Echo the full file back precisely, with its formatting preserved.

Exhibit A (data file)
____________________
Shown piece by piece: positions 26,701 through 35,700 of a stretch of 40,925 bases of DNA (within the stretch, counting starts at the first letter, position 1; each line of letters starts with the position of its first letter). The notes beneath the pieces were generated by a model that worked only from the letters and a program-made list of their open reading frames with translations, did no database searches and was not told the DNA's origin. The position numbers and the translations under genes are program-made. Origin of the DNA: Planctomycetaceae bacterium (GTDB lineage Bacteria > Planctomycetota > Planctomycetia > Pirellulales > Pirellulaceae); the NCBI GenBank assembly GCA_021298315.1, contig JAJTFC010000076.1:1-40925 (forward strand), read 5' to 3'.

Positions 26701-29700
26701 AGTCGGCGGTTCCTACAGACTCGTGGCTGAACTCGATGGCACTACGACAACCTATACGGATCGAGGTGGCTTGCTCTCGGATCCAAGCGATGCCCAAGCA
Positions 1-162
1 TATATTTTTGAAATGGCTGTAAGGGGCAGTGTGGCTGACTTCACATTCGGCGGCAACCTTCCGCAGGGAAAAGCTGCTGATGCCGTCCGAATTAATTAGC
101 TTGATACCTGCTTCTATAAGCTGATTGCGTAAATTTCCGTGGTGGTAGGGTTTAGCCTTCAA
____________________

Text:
Shown piece by piece: positions 26,701 through 35,700 of a stretch of 40,925 bases of DNA (within the stretch, counting starts at the first letter, position 1; each line of letters starts with the position of its first letter). The notes beneath the pieces were generated by a model that worked only from the letters and a program-made list of their open reading frames with translations, did no database searches and was not told the DNA's origin. The position numbers and the translations under genes are program-made. Origin of the DNA: Planctomycetaceae bacterium (GTDB lineage Bacteria > Planctomycetota > Planctomycetia > Pirellulales > Pirellulaceae); the NCBI GenBank assembly GCA_021298315.1, contig JAJTFC010000076.1:1-40925 (forward strand), read 5' to 3'.

Positions 26701-29700
26701 AGTCGGCGGTTCCTACAGACTCGTGGCTGAACTCGATGGCACTACGACAACCTATACGGATCGAGGTGGCTTGCTCTCGGATCCAAGCGATGCCCAAGCA
Positions 1-162
1 TATATTTTTGAAATGGCTGTAAGGGGCAGTGTGGCTGACTTCACATTCGGCGGCAACCTTCCGCAGGGAAAAGCTGCTGATGCCGTCCGAATTAATTAGC
101 TTGATACCTGCTTCTATAAGCTGATTGCGTAAATTTCCGTGGTGGTAGGGTTTAGCCTTCAA